With big oil companies like Exxon Mobil and Total, as well as a handful of private equity firms, spending billions to buy up unconventional leases around the country, the demand for more drilling is obvious. But the flood of new natural gas on the market could squeeze margins to unprofitable levels, making Schlumberger’s 18 percent premium for Smith look a bit rich.

“It may not be the best financial return in the oilfield at this point in time,” Mr. Gould said, “but long term, what we can learn in that market is extremely interesting”

A deal between Schlumberger and Smith had been rumored since last summer, when Baker Hughes acquired BJ Services for $5.5 billion. BJ derived about 81 percent of its 2008 revenue from an oil service technique known as pressure pumping, used in unconventional natural gas wells.

Both BJ and Smith also make use of a technique known as fracturing to obtain unconventional reservoirs, including “tight” or low-permeability sandstones, coal-bed methane and gas-bearing shale. Much of that production is focused in the United States in natural gas reservoirs in Texas, North Dakota and the Rocky Mountains.

Smith is a leader in drill bit technology needed to burrow down into shale, which could be highly valuable to Schlumberger.

“Schlumberger’s claims that Smith gives it greater exposure to the U.S. shale does make sense, at least to some degree,” Doug Sheridan of EnergyPoint Research, which conducts customer satisfaction surveys for oil field service companies, told DealBook. “Through its leadership position in bits and bits related technologies, Smith has considerable knowledge of what works and does not work when drilling shale wells.”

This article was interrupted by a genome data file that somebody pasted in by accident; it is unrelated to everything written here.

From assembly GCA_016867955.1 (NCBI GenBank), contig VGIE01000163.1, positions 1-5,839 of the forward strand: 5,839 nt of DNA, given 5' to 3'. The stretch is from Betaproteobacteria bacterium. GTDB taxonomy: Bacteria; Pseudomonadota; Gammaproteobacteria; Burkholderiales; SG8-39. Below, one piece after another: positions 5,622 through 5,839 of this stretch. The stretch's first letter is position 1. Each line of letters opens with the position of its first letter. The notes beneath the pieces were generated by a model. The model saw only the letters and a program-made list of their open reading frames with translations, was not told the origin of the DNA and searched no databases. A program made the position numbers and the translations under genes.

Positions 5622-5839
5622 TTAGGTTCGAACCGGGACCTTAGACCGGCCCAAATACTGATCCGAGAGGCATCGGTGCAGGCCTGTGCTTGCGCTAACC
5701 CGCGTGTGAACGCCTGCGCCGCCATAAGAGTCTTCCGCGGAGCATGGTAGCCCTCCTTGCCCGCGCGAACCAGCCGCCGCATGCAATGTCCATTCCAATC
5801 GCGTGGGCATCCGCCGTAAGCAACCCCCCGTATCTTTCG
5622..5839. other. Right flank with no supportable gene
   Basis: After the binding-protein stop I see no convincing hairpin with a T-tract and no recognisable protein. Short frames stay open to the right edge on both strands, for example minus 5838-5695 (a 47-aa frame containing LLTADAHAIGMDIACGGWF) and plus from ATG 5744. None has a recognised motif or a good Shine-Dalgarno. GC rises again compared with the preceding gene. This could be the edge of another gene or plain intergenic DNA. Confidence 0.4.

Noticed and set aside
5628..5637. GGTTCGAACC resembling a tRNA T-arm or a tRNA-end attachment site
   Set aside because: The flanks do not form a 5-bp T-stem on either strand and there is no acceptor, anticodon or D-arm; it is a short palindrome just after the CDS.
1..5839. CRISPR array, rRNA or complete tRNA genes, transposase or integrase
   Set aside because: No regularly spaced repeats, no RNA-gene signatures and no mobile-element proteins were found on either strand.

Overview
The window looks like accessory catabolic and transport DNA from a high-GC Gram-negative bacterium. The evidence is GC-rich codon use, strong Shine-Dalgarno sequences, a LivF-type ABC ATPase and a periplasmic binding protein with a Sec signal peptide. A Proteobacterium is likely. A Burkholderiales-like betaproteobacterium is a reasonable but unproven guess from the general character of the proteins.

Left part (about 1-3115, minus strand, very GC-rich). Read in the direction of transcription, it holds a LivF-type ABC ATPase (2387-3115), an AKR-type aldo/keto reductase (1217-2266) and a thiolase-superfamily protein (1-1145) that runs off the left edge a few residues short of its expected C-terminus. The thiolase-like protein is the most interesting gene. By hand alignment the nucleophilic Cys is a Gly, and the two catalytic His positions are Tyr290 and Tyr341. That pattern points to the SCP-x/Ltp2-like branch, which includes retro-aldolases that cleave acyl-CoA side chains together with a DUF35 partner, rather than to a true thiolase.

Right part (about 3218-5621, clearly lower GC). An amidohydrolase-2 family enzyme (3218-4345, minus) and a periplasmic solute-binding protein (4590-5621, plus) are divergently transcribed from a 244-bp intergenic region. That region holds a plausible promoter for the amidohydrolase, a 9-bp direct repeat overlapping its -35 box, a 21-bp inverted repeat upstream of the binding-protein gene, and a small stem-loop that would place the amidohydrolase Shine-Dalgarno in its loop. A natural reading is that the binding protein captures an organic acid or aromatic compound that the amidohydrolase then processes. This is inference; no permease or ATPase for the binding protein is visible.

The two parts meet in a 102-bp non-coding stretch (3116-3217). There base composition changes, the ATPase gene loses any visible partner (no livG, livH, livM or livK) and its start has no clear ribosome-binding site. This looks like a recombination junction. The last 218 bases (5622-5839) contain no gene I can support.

It seems like every other week there is another major shale field discovered which could bring billions of cubic feet of gas to the market. High natural gas prices first spurred this rush into shale earlier this decade and it has continued even as prices have dropped significantly, on the hopes that increased natural gas demand will justify more and more drilling.

But the expensive and crude fracturing technique is expensive and time-consuming. While it is still profitable to drill for unconventional gas at current prices of around $5 per one million British thermal units, there isn’t much room for error. Even a slight drop in gas prices would make shale fields unprofitable.

“I don’t think that the actual optimum technology set for producing shale gas has yet been defined — at the moment, we are doing it by brute force and ignorance.” Mr. Gould said. “As we get better at identifying the sweet spots in shale reservoirs, drilling will systematically become more important.”

The United States is expected to rely more on natural gas for its power needs, as it is cleaner than coal. But carbon-cap legislation has yet to take effect, raising questions about whether the anticipated rise in natural gas demand will materialize. Many producers that depend heavily on natural gas left the country after prices spiked in the middle part of the last decade, meaning that the new demand needs to come from the more fickle residential and commercial sectors.

Cyrus Sanati